Visitors to the temple should also keep an eye out for the mischievous monkeys that inhabit the temple grounds. These macaques are considered sacred by the locals, but they can be quite bold and will try to steal food or shiny objects from unsuspecting visitors.
Pura Luhur Uluwatu is open to visitors every day, but visitors should dress respectfully and follow the local customs and traditions when visiting the temple. It’s also important to be aware of the steep cliffs surrounding the temple and to stay on the designated paths to avoid accidents.
Overall, a visit to Pura Luhur Uluwatu is a must-do for anyone interested in Bali’s rich cultural heritage, spirituality, and stunning natural beauty.
Satya Dharma Vihara is a Buddhist temple located in the Benoa harbour area in Bali, just a few kilometres from Seminyak. It is dedicated to the Three Teachings of the Chinese folk religion, also known as Tridharma. The temple was erected with donations from people in Indonesia, Japan, Thailand and Taiwan over a six-year period.
The temple is dedicated to Tian Shang Sheng Mu, the Goddess and Protector of the Seas. Inside the stunning red building are shrines to Kuan Di, the god of war, and Kuan Yin, the goddess of mercy.
The temple’s architecture is a blend of traditional Balinese and Chinese styles, and visitors can admire the beautiful carvings, paintings, and sculptures that adorn the temple’s walls and pavilions.
The workers at Satya Dharma Vihara are known for being extremely helpful in guiding visitors with the prayers of the various deities in the temple. Visitors can also participate in meditation and chanting sessions, which take place regularly and provide a peaceful and calming atmosphere.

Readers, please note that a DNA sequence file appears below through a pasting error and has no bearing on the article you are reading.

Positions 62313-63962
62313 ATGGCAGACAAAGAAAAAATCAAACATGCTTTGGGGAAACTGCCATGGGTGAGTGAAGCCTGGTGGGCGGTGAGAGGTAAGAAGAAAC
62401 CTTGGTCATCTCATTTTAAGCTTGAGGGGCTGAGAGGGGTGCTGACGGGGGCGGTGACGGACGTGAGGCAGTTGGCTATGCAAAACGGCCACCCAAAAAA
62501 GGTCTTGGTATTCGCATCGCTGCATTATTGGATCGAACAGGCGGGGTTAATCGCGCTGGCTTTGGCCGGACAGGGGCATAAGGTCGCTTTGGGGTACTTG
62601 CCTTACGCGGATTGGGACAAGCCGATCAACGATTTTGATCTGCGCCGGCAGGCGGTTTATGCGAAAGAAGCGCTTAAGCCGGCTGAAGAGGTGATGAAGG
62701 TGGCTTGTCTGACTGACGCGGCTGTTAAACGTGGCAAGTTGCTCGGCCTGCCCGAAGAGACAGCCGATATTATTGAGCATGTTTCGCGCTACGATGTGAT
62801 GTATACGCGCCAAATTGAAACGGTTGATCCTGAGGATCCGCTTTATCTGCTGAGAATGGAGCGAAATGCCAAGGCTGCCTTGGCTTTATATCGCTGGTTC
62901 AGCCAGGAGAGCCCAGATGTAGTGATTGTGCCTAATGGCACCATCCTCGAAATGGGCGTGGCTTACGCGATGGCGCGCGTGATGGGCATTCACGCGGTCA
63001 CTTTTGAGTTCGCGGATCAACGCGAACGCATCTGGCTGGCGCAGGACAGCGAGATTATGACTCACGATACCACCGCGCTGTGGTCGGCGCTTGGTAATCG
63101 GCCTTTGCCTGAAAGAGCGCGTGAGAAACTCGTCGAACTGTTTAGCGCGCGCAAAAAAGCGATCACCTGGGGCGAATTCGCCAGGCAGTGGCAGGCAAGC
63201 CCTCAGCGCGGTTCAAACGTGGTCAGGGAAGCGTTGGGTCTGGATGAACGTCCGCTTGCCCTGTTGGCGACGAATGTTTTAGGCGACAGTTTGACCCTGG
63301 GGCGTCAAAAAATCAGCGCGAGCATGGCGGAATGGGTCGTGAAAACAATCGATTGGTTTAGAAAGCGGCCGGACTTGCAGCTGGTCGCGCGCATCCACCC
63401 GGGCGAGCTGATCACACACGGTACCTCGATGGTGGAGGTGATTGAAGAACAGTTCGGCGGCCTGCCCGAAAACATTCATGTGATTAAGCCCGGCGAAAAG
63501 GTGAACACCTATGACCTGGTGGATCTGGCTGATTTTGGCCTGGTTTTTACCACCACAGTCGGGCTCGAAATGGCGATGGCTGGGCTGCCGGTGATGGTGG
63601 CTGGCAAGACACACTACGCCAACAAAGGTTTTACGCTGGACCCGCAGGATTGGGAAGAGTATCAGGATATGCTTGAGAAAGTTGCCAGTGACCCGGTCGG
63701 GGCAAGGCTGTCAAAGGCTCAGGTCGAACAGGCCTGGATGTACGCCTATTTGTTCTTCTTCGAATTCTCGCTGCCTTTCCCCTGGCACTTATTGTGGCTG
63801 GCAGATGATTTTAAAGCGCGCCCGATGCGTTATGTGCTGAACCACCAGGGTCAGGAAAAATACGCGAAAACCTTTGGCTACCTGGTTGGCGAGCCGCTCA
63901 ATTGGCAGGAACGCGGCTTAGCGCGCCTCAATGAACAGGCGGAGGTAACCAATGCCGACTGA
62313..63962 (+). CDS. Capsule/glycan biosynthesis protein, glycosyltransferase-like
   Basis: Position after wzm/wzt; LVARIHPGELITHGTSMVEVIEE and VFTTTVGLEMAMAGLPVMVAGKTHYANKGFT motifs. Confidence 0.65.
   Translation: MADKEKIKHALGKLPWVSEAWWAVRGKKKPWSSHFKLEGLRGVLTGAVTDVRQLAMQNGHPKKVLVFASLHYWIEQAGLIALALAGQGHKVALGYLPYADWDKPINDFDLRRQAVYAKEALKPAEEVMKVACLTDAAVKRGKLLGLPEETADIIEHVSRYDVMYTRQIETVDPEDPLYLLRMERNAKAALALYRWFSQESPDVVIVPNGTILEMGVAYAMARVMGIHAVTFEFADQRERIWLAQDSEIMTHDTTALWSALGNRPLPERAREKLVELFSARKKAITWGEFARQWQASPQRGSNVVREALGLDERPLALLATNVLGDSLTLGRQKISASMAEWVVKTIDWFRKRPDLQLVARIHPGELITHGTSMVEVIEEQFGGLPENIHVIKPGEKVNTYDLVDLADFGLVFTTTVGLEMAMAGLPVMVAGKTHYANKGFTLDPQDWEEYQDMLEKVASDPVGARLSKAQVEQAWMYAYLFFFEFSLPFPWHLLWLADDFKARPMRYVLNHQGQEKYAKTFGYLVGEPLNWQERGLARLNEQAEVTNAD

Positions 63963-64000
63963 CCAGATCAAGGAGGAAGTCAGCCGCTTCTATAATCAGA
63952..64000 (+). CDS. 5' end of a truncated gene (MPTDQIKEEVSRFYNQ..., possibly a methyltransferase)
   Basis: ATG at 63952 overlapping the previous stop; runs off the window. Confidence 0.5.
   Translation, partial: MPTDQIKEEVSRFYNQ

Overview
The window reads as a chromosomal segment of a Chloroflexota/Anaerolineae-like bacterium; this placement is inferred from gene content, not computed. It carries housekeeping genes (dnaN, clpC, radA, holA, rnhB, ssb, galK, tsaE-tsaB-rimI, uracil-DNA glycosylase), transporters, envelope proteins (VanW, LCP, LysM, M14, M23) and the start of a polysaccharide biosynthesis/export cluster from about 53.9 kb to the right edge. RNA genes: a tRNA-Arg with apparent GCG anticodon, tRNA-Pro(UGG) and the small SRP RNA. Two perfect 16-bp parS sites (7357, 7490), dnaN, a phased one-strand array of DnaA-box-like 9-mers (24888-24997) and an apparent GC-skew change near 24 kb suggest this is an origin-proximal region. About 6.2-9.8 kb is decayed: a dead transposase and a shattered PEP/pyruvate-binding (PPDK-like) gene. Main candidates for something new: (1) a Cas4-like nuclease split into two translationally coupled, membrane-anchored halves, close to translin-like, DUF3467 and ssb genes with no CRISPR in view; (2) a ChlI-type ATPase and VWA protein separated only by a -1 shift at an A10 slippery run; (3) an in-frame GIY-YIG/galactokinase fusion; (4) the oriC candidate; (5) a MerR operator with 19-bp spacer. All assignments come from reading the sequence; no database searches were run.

The temple is open to visitors every day, and there is no charge to enter the temple, just a donation box.
Visitors should dress modestly when visiting Balinese temples to respect the local culture. This typically means wearing a sarong (can be rented or purchased at temple entrances) and a sash around the waist. Shoulders should also be covered, so wearing a shirt with sleeves is recommended. Always follow any additional guidelines provided at the temple entrances.
Yes, visitors can generally take photographs inside Balinese temples, but it’s crucial to be respectful and mindful while doing so. Certain areas within temples may prohibit photography, and these are usually clearly marked. Always avoid disrupting any ongoing ceremonies or prayers, and be sure to adhere to any guidelines or requests made by locals or temple authorities.
“Canang sari” are offerings made by Balinese Hindus to thank the Sang Hyang Widhi Wasa (God) in praise and prayer. These offerings are crafted from palm leaves and typically contain flowers, food items, and incense, each element carrying symbolic meaning. Canang sari are placed around temples, homes, and even on the streets as a daily act of worship, embodying self-sacrifice in the giving of beautiful creations to the divine. Respecting these offerings by not disturbing them is vital for visitors to Bali.
Read our article on local traditions here.
My Villas in Bali
Jl Camplung Tanduk, No 24, Seminyak, Bali